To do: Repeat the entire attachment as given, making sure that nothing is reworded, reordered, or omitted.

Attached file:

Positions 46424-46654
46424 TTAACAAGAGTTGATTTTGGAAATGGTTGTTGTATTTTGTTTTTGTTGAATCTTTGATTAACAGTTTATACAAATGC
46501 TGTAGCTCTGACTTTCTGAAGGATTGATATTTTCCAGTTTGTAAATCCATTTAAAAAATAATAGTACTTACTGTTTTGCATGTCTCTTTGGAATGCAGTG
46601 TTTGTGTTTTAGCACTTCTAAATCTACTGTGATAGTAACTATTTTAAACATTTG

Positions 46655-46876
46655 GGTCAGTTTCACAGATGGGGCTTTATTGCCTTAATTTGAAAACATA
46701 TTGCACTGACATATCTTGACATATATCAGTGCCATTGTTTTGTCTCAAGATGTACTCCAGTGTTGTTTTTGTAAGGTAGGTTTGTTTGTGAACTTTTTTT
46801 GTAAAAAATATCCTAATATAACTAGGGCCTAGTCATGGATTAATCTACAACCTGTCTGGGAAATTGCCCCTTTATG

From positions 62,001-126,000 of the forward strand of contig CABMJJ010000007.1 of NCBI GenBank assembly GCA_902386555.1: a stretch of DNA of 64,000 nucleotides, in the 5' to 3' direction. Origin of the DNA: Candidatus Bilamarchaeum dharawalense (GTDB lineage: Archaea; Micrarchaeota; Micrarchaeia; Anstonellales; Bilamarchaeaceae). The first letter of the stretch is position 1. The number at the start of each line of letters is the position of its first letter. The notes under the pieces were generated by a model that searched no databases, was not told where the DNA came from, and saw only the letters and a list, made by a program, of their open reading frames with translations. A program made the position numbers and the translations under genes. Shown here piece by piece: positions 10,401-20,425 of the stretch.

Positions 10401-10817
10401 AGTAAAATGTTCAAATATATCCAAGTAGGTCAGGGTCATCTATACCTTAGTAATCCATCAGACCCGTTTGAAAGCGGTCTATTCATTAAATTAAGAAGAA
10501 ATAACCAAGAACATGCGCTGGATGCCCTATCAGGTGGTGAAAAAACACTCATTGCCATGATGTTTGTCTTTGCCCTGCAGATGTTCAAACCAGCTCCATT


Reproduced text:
Positions 46424-46654
46424 TTAACAAGAGTTGATTTTGGAAATGGTTGTTGTATTTTGTTTTTGTTGAATCTTTGATTAACAGTTTATACAAATGC
46501 TGTAGCTCTGACTTTCTGAAGGATTGATATTTTCCAGTTTGTAAATCCATTTAAAAAATAATAGTACTTACTGTTTTGCATGTCTCTTTGGAATGCAGTG
46601 TTTGTGTTTTAGCACTTCTAAATCTACTGTGATAGTAACTATTTTAAACATTTG

Positions 46655-46876
46655 GGTCAGTTTCACAGATGGGGCTTTATTGCCTTAATTTGAAAACATA
46701 TTGCACTGACATATCTTGACATATATCAGTGCCATTGTTTTGTCTCAAGATGTACTCCAGTGTTGTTTTTGTAAGGTAGGTTTGTTTGTGAACTTTTTTT
46801 GTAAAAAATATCCTAATATAACTAGGGCCTAGTCATGGATTAATCTACAACCTGTCTGGGAAATTGCCCCTTTATG

From positions 62,001-126,000 of the forward strand of contig CABMJJ010000007.1 of NCBI GenBank assembly GCA_902386555.1: a stretch of DNA of 64,000 nucleotides, in the 5' to 3' direction. Origin of the DNA: Candidatus Bilamarchaeum dharawalense (GTDB lineage: Archaea; Micrarchaeota; Micrarchaeia; Anstonellales; Bilamarchaeaceae). The first letter of the stretch is position 1. The number at the start of each line of letters is the position of its first letter. The notes under the pieces were generated by a model that searched no databases, was not told where the DNA came from, and saw only the letters and a list, made by a program, of their open reading frames with translations. A program made the position numbers and the translations under genes. Shown here piece by piece: positions 10,401-20,425 of the stretch.

Positions 10401-10817
10401 AGTAAAATGTTCAAATATATCCAAGTAGGTCAGGGTCATCTATACCTTAGTAATCCATCAGACCCGTTTGAAAGCGGTCTATTCATTAAATTAAGAAGAA
10501 ATAACCAAGAACATGCGCTGGATGCCCTATCAGGTGGTGAAAAAACACTCATTGCCATGATGTTTGTCTTTGCCCTGCAGATGTTCAAACCAGCTCCATT